By Priya Ranjan Sahu
On November 5, when Bihar was in the midst of elections, Union Home Minister Amit Shah visited a Dalit home in a village in Bankura district of West Bengal and had lunch with them.
On November 22, Shah dashed off to Chennai ostensibly to launch some projects. However, later he also interacted with party leaders and workers of the state, where the BJP has negligible presence. Just a week later, on November 29, he campaigned for his party in the polls for Hyderabad Municipal Corporation. A day before, Uttar Pradesh Chief Minister Adityanath and BJP national president J.P. Nadda had also taken part in a road show in the city to campaign for the party for the civic polls to be held on December 1.
Three top leaders of the BJP pressed into service even for a municipal election!
The argument, however, is not about how the BJP moves from one election to another. It is about whether the Congress leaders ever understand this hunger of the BJP to win.
Top Congress leaders including Rahul Gandhi are not known for their frequent visits even to areas where they have a presence. There is no forum of interaction between the leaders at the top and workers at the ground. This is the main reason why the Congress is losing poll after poll despite a lot of disenchantment against the Modi government.
Even during election time, the Congress leaders do not show much interest to attend more rallies. In Bihar, Congress fielded 71 candidates but top Congress leader Rahul Gandhi addressed just six rallies. Compare this with Prime Minister Narendra Modi’s 12 rallies, in addition to several by Adityanath.
The Congress has governments in Rajasthan, Punjab, Chhattisgarh and Puducherry and a strong presence in other states like Madhya Pradesh, Karnataka and Maharashtra. The reality at present is that except the Congress none of the regional parties have the strength and resources to take on the might of the BJP.
However, on the other hand, this very fact seems to have become a big advantage for the BJP. The grand old party of India is unwittingly providing itself as the best insurance cover for the BJP, which is backed not only by the cadre base of the RSS but also huge financial and logistical resources.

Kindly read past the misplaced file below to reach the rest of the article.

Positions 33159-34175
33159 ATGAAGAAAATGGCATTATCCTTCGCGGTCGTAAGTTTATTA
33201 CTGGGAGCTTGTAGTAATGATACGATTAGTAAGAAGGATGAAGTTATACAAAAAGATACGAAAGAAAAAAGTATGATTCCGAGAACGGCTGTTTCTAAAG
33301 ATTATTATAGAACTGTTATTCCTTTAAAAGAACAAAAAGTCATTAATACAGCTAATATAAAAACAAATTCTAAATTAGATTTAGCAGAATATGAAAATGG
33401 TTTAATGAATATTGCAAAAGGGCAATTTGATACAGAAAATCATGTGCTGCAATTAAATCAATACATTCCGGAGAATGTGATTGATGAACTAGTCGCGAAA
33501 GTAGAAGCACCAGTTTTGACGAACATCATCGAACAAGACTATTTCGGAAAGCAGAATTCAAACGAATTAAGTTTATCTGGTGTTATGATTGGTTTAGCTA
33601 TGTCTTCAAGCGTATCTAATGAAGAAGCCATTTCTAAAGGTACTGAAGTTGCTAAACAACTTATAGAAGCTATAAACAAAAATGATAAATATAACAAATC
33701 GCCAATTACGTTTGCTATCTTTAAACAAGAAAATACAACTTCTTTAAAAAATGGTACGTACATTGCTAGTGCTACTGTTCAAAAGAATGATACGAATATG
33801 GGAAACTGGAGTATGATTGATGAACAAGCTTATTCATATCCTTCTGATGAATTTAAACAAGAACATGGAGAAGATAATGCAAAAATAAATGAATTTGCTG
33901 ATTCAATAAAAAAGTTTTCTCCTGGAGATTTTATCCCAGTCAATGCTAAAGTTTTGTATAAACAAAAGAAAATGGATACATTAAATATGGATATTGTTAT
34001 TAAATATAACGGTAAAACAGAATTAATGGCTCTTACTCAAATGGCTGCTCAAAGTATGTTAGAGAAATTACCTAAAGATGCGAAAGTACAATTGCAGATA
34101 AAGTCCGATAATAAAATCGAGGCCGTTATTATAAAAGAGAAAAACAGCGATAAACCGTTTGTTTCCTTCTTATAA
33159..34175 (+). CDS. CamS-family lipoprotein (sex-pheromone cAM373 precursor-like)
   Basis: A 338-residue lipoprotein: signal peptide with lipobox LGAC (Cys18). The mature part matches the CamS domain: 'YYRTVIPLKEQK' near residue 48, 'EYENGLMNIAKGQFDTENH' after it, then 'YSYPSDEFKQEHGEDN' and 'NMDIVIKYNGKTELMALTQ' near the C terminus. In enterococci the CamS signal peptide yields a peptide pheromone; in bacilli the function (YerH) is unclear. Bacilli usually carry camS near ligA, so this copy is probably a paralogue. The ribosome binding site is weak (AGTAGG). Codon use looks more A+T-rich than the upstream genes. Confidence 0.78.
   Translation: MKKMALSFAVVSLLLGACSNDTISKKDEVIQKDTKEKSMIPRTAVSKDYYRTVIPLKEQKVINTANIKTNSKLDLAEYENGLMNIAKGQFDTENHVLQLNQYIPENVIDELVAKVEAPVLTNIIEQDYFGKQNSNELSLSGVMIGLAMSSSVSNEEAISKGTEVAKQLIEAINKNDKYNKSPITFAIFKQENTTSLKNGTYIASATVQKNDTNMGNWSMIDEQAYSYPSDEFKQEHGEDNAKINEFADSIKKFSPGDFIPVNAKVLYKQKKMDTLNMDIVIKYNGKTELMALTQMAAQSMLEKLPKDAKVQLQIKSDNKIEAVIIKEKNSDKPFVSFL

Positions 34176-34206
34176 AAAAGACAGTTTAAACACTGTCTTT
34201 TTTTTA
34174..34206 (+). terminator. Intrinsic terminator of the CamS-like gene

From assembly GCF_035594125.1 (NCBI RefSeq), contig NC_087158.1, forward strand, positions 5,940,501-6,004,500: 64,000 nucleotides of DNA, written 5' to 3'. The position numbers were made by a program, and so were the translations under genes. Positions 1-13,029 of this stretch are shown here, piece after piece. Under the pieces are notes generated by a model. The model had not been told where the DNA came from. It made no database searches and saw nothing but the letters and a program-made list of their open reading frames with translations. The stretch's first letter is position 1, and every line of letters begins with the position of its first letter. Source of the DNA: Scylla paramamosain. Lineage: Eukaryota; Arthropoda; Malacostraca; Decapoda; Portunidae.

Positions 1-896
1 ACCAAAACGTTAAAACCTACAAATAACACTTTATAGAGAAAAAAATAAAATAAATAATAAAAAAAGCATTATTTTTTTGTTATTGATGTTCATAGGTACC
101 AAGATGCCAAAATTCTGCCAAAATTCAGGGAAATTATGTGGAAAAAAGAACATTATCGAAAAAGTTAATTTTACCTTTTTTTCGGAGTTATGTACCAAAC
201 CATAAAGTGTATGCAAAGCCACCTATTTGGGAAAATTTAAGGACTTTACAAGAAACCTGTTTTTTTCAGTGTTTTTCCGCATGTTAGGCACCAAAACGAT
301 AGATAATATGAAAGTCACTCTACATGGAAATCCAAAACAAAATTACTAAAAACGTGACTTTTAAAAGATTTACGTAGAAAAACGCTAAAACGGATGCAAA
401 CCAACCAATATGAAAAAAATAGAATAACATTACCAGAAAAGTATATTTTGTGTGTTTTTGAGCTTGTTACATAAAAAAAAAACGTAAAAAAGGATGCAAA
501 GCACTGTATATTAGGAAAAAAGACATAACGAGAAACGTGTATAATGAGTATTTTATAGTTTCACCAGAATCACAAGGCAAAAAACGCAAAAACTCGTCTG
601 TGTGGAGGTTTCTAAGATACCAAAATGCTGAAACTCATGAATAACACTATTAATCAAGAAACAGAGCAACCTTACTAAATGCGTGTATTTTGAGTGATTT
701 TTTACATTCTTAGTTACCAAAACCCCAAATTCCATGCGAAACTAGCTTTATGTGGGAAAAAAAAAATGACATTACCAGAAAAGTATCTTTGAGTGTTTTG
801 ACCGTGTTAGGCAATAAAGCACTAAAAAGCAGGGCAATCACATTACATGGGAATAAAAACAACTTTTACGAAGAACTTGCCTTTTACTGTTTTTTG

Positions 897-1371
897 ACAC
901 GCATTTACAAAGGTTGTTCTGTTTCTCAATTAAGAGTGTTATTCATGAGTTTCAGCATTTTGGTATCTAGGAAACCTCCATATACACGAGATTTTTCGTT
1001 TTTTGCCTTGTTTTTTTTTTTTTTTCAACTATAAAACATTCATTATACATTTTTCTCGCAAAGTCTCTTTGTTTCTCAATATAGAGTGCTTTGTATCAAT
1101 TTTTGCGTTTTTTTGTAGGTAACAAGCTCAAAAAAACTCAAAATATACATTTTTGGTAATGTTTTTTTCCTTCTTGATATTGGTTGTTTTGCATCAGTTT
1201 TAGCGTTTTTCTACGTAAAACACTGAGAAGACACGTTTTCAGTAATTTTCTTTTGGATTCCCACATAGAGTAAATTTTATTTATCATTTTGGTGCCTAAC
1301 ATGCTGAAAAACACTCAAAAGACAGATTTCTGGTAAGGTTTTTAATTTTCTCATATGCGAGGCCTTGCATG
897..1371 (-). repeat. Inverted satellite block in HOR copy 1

Over the years, the Congress has been losing one state after another. In Odisha, it has been out of power for the past 20 years. After 2019, it further lost its position as the main opposition party to the BJP. In states like Haryana and Madhya Pradesh, the party did give a good fight to the BJP but could not hold on to the elected MLAs who switched loyalties to the BJP.
All these are happening because the leadership at the top do not inspire confidence among the dwindling stock of grassroots workers. The leaders at the state level behave just like those at the centre. They rarely reach out to the party workers at the ground.
In an interview recently, Congress veteran Ghulam Nabi Azad admitted that the party’s organisation had crumbled at the grassroots and a lot of work had to be done to revive it. This admission itself reflects the Congress’ weakness in taking on the gigantic election machinery of the BJP.
It is better the Congress revives soon by aligning itself to the grassroots movements against the central government’s policies like farm laws. Just taking to social media to express opinion is not enough. If it keeps losing its ground, political dynamics will ensure that its space will be taken over by some other political configurations.
But it may be a long process for those configurations to evolve as a distinct political force to effectively challenge the might of the BJP. In any case, it will help the BJP win elections with the help of cadres and other resources despite resentment against its policies – not a good indication for democracy.
It is up to the Congress leadership to decide if it wants to strengthen organisation at the grassroots to provide an effective alternative to the BJP or just fade away.